At the start of this project, we were given the option of either designing a cover for In Cold Blood, by Truman Capote, or The Secret Diary of Adrian Mole Aged 13¾, by Sue Townsend. I knew that pretty much straight away that I wanted to work on In Cold Blood. My portfolio has been full of illustration and silly, fun work, so I wanted to avoid doing yet another project like that.

I started with visual research, looking at past In Cold Blood covers and looking at covers that I thought were striking/interesting.

I didn’t know a thing about the book and I knew that, at the speed I read, I wouldn’t be able to read it before the project was over, so I looked at a lot of cliff notes for my research. Even though I knew it was about the writing of the story, as apposed to the story itself, I watched the 2005 film Capote. I didn’t really find the film very helpful, but the rest of the research gave me a fair bit to work with.

After a tutorial with Anna, one idea really stood out. The idea was to have an image of an Eagle, swooping down as if about to catch something, because the main character of the book, Perry, had a reoccurring dream of a giant eagle swooping down and taking him away. He had this dream because he had always had a terrible life and the eagle seemed to be his wish for an end to it all. I had planned to illustrate the eagle in the style of illustrations on dollar bills, to also nod to the reason they went into the family’s house in the first place, but I decided that this would take far too long. I then did some research, looking at different illustrations, trying to pick out a style that I thought could work.

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I picked out a particular style and started trying to do something similar. When I finished the outline of the eagle, I decided to place it into the document I had, so that I could start playing about with layout too. I’m really glad I did this, because I actually ended up preferring the line drawing of the eagle.

I played about with the layout of it a bit and produced my first outcome for the presentation.

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I didn’t really get many comments. One person said that the text on the back needs work and I agreed because I only settled for the design on the back cover to meet the deadline of the presentation. Other than that, nobody really said anything. I find tutorials quite frustrating because I try to make sure I say what I think about other people’s work as I know that without people saying something needs changing, the problems quite often go unseen. But, I feel like a lot of people in my class don’t do this. I always get the feeling in tutorials that people are either saying nothing because they’re afraid of hurting somebody’s feelings, or they’re just not interested.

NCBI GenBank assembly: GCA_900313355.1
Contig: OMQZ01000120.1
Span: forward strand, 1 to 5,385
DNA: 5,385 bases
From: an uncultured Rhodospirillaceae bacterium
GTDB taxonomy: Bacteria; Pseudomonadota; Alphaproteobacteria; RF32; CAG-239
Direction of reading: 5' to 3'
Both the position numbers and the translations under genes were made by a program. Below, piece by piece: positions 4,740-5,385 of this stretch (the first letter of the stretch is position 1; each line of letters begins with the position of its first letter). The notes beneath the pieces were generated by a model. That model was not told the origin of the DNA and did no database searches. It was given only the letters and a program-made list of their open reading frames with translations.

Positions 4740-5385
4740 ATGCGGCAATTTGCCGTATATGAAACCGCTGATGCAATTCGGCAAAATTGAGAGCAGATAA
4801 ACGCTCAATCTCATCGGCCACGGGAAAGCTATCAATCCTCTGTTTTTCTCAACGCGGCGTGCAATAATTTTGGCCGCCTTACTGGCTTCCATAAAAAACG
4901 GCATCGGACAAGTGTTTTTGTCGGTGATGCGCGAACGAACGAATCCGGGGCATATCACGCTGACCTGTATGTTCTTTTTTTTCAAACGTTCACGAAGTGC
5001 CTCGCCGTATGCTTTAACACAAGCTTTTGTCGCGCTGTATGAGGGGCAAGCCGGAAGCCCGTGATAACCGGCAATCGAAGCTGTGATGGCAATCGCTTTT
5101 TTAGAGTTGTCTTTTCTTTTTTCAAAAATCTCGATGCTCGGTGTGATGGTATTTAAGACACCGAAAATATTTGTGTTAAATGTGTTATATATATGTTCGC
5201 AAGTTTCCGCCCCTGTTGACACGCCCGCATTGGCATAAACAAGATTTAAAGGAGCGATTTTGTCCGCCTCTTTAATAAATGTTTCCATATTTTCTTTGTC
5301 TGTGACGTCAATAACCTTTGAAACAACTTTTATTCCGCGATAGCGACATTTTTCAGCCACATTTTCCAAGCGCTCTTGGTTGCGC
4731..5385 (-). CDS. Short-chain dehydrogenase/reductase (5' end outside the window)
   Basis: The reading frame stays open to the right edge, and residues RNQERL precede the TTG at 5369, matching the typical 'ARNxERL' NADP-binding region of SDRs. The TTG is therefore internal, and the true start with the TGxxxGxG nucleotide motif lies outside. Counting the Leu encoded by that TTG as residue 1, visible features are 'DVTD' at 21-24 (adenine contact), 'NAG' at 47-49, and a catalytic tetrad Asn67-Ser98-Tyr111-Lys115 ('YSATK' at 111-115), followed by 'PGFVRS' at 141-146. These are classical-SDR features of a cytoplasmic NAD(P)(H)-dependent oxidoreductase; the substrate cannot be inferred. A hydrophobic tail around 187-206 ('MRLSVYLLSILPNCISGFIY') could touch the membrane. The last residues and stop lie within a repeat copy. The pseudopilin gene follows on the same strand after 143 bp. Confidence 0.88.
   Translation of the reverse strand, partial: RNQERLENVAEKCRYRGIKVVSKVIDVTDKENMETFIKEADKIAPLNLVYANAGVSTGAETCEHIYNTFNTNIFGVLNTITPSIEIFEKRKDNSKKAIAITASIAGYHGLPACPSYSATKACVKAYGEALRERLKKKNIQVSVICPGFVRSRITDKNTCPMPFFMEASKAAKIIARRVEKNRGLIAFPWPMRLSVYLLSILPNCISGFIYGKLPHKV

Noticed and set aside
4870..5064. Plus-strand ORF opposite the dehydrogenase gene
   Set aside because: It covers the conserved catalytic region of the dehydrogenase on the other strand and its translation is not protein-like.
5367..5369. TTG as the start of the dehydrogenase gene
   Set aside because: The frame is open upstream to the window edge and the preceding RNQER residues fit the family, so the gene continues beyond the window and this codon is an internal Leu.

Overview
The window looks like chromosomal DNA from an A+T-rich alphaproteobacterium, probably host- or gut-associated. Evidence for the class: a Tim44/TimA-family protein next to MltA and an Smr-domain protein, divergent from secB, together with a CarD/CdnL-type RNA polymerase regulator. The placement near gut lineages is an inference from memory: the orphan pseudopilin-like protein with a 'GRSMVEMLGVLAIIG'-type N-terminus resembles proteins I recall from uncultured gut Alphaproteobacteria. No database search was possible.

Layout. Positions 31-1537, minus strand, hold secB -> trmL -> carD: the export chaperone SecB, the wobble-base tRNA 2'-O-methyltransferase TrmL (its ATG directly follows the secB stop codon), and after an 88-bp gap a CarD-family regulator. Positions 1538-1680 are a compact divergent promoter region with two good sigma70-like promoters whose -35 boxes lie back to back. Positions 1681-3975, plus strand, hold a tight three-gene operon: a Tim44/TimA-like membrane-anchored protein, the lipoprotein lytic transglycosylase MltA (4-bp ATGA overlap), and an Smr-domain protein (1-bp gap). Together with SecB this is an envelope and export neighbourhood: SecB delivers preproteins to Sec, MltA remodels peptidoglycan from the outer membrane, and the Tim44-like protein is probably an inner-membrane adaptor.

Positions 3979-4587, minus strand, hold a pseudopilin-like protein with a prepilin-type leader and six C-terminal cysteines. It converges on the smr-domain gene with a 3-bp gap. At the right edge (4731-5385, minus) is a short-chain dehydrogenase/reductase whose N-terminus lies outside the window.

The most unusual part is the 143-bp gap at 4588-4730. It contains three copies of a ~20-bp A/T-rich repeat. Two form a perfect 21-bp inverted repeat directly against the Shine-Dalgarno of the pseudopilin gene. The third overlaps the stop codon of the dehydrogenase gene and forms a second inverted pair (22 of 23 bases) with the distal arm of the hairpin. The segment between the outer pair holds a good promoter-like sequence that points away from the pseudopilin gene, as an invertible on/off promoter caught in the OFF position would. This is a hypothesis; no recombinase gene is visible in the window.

One rather fortunate thing from the presentation was actually a printing error. For some reason, the printer printed my work with a gradient, making the bottom half of my work a lot lighter. Although I was annoyed at the printer at first, I actually quite liked the gradient, so thought I’d try to emulate it when working on the cover more.

Between the presentation and the competition I mostly worked on the design of the back cover. I’m not really that interested in books, so I’d never really paid any attention to what was a good design for a back cover. I tried a lot of iterations before finally settling on one I thought worked fairly well.

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I was pretty happy with my final cover! Considering I rarely do cover designs, I think I’ve managed to produce something fairly good. The brief asked for a design that was striking and would stand out on a shelf. I think I’ve managed to do that.

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I was a little bit disappointed to not get shortlisted. I felt that my cover had a strong design and, although the back cover could still do with a little bit of work, I’ve produced something that I’m happy with.

Information is Beautiful Reflection

So, this was my second term field option, Information is Beautiful. I wasn’t completely sure what this was going to be when I first chose it as my option, but I thought it would have something to do with infographics. Thankfully it hasn’t been infographics because I’m really not a fan of them! On the first day, we got told that it was going to be all about information design, which was something I hadn’t heard before, and were shown some really good pieces of work, all of which were far better than the ‘infographics’ I was expecting to see. I don’t think I had ever really paid much attention to pieces of information design before, but after being shown a range of work and through doing research throughout this field, I’ve definitely developed an interest in it.

All of the pieces I thought were best had a really interesting way of displaying their information, often using clever imagery. I think that throughout these projects, I’ve tried to make myself do the same with my work. I’m not sure if this has helped me or not.

The work I produced (with my group) for the 1 week project at the start of the term, 3 pairs of shoes with information displayed on the shoes, was done because it was something a little different to just making a poster and it was a more interesting than if we had made posters, but I’m still torn about what the graphics on the shoes should have been. At the time, I was pretty happy with this work because I felt we had produced something different, but I keep wondering whether we did produce something different or whether we used the same basic ‘infographic’ systems (graphs), just on a different medium.